An Examination of Festingers Cognitive Dissonance Theory and Notable Modifactions

2586 Words Mar 21st, 2010 11 Pages
An Examination of Festingers Cognitive Dissonance Theory and Notable Modifications

Sometimes the greatest test of a theory is its longevity. Over time, some theories will be disproved, some will be modified, and some will become the basis for a whole new group of theories. Leon Festinger’s theory of cognitive dissonance has stood up to challenge for over forty years, and is considered by many to be the single most important theory of social psychology. Though there have been modifications to the theory after many recreations and simulations of the original 1957 experiment, few have been able to really disqualify Festinger’s findings. It would be safe to say that many people don’t even have a full grasp of the incredible
…show more content…
Incredible? Simple. The subjects who were paid twenty dollars have all the justification in the world for their actions, but the subjects who were only paid one dollar have reacted to the dissonance created by telling the lie for such a small price, and have actually led themselves to believe that the task was enjoyable to improve their self-esteem in regards to the lie.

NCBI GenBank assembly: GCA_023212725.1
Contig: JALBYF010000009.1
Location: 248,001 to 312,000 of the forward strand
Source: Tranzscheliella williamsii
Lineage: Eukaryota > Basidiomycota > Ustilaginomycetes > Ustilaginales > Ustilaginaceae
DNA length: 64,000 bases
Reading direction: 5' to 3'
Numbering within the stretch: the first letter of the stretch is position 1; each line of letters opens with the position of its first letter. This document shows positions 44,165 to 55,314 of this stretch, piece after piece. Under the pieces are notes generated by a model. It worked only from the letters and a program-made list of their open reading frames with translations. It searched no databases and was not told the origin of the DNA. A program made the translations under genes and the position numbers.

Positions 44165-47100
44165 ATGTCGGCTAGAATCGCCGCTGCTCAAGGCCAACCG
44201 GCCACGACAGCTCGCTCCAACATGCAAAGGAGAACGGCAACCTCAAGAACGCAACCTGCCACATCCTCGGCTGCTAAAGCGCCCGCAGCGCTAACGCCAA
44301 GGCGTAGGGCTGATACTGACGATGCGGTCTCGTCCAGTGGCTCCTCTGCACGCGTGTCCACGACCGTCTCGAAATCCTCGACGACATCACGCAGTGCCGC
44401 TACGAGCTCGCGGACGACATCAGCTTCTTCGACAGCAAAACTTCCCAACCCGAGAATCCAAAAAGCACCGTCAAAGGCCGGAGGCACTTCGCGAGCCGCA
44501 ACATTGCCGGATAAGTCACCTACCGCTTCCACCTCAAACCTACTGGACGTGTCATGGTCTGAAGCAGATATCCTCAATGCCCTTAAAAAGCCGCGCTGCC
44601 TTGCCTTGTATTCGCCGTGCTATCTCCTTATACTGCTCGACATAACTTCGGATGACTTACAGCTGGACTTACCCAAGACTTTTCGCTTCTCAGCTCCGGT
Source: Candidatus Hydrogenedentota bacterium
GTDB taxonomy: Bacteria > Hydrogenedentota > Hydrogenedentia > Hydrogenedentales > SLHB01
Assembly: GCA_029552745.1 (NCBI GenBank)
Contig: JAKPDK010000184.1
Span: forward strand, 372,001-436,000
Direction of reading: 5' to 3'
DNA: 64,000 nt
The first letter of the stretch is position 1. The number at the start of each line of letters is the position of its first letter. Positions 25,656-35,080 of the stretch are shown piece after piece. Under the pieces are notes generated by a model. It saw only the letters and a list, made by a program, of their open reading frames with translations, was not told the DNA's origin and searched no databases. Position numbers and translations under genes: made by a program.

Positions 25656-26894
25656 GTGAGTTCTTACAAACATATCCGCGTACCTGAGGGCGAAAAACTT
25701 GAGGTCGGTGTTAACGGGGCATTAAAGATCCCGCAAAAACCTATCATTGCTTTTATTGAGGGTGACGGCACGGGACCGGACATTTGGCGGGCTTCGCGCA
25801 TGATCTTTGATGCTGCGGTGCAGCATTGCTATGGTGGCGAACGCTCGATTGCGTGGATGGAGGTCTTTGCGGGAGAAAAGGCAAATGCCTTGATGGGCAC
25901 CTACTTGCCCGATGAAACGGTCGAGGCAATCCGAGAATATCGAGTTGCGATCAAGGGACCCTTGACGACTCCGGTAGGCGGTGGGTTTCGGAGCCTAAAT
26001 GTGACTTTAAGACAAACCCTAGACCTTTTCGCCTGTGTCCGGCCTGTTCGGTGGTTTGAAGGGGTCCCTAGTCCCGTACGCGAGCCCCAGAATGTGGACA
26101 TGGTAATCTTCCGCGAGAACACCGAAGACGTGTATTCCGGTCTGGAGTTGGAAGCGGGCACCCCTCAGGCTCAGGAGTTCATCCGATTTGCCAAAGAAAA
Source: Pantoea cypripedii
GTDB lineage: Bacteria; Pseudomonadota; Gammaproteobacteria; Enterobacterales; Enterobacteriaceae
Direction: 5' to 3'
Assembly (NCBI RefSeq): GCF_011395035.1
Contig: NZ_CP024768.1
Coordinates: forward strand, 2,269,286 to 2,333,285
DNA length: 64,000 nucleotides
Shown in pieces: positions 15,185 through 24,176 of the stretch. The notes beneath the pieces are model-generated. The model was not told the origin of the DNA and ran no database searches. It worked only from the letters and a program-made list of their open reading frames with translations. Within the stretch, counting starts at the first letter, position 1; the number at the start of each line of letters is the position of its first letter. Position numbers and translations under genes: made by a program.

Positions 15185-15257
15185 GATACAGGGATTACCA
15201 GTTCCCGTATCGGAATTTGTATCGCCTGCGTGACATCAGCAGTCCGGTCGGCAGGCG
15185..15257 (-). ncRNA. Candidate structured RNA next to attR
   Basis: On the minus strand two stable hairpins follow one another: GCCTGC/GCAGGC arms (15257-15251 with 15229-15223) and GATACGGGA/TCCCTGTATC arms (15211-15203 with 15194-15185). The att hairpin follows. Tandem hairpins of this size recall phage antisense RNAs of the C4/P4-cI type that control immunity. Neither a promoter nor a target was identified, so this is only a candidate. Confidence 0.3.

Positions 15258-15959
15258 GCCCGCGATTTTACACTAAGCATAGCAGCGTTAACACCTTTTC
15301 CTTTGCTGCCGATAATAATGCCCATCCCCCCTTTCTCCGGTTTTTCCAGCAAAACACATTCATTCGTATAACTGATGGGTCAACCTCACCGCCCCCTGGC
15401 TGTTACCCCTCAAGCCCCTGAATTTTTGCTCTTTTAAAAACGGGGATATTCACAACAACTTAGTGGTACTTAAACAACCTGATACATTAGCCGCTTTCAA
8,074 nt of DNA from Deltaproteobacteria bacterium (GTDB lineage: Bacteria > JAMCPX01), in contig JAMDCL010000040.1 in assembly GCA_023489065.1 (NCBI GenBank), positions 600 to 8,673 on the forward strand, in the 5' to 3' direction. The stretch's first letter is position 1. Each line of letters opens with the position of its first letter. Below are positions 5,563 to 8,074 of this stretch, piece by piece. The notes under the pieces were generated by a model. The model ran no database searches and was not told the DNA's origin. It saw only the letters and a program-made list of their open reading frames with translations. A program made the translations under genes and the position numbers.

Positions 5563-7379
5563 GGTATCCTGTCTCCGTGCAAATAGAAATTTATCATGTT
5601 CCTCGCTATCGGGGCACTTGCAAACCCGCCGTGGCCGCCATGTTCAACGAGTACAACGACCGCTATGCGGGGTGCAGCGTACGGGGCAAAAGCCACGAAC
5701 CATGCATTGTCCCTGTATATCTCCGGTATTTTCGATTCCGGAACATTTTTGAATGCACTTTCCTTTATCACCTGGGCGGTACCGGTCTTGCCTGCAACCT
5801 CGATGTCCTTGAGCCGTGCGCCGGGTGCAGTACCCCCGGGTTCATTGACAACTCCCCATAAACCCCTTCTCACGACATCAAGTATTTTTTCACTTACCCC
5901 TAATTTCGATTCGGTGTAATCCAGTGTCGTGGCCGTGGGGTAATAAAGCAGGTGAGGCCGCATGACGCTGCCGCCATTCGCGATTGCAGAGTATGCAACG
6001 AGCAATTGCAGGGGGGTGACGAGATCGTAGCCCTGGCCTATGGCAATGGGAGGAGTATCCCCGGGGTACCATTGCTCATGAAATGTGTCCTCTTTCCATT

Festinger concluded that over time dissonance would change attitudes. For example, cigarette smokers know that it is unhealthy to smoke, but they created an attitude to justify why they continue to smoke. If I quit smoking now, I will gain weight. I only smoke when I am drinking. I only smoke after a meal. But the dissonance theory is applicable to much bigger social opinions than smoking, for example: Aronson and Mills (1959) conducted an experiment in which some subjects were put through a harsh period of hazing during initiation into a group while other subjects had to endure only mild hazing. The end result was that the people who went through the sever initiation ended up liking that group a lot better than those who went through mild hazing. Going against the reinforcement theory (Aronson, 1997), the psychologists showed that the subjects came to favor things that they had to suffer to achieve. In other words, to go

Related Documents